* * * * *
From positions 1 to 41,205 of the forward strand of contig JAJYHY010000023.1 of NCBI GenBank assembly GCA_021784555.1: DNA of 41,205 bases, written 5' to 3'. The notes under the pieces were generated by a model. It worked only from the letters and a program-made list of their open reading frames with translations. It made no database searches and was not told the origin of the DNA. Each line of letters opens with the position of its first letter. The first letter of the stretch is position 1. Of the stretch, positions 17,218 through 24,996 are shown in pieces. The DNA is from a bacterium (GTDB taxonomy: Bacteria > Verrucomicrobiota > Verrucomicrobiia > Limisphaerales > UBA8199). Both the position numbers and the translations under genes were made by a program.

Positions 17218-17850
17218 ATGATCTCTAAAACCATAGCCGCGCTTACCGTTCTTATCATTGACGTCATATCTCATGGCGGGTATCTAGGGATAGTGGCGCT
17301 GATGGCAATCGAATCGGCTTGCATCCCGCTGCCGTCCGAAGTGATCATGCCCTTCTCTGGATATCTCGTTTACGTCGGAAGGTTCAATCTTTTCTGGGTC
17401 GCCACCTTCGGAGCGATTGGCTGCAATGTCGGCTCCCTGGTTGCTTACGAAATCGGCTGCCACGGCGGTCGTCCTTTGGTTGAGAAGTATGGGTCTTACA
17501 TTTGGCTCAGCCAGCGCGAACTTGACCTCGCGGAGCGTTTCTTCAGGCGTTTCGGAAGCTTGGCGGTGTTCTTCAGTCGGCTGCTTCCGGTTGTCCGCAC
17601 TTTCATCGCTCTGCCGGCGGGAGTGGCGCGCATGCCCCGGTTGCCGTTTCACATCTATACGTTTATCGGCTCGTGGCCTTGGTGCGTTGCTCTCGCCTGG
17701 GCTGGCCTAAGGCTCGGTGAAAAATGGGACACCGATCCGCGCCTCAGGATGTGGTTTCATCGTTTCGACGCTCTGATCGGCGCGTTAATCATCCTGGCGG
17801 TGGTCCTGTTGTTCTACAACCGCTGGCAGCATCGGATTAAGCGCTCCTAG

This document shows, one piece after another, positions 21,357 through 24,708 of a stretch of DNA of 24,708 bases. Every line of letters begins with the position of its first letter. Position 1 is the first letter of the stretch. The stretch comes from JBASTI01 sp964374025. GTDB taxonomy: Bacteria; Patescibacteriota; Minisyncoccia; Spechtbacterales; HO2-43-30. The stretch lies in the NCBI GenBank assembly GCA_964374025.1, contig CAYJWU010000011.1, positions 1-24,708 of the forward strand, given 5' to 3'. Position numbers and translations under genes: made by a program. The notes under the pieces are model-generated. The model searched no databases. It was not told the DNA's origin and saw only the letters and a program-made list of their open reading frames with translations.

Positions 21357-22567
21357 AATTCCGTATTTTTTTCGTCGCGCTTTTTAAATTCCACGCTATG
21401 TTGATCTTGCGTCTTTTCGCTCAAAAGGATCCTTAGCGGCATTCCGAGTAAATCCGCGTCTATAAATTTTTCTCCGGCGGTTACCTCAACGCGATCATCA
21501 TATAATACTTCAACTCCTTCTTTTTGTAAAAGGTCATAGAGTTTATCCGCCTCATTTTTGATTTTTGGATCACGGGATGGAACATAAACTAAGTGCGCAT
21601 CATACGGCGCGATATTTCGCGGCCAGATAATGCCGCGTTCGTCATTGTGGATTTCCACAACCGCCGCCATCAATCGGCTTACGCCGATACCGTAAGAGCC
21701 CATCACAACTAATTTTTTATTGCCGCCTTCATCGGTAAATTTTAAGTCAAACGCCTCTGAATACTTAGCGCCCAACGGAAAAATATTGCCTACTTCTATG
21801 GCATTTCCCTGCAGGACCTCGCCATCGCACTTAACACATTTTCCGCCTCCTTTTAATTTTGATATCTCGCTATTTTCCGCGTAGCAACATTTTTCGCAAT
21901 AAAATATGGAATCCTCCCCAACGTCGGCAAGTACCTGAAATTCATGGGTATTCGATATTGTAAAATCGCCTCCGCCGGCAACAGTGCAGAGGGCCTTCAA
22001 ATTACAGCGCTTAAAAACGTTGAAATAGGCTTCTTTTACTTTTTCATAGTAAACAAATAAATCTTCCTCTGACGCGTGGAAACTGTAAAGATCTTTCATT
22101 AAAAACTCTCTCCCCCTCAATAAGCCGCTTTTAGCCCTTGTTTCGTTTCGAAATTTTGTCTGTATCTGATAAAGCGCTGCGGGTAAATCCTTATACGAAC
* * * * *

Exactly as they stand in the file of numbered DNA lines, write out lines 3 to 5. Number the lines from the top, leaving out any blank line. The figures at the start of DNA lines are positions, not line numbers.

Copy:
17218 ATGATCTCTAAAACCATAGCCGCGCTTACCGTTCTTATCATTGACGTCATATCTCATGGCGGGTATCTAGGGATAGTGGCGCT
17301 GATGGCAATCGAATCGGCTTGCATCCCGCTGCCGTCCGAAGTGATCATGCCCTTCTCTGGATATCTCGTTTACGTCGGAAGGTTCAATCTTTTCTGGGTC
17401 GCCACCTTCGGAGCGATTGGCTGCAATGTCGGCTCCCTGGTTGCTTACGAAATCGGCTGCCACGGCGGTCGTCCTTTGGTTGAGAAGTATGGGTCTTACA